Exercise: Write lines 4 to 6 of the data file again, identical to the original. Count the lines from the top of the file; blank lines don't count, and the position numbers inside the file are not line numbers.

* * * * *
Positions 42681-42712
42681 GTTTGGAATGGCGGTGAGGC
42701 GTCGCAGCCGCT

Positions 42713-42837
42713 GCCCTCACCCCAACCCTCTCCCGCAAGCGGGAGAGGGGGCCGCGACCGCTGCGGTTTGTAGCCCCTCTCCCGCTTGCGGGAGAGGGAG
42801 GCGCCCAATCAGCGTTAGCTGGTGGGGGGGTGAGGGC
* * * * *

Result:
Positions 42713-42837
42713 GCCCTCACCCCAACCCTCTCCCGCAAGCGGGAGAGGGGGCCGCGACCGCTGCGGTTTGTAGCCCCTCTCCCGCTTGCGGGAGAGGGAG
42801 GCGCCCAATCAGCGTTAGCTGGTGGGGGGGTGAGGGC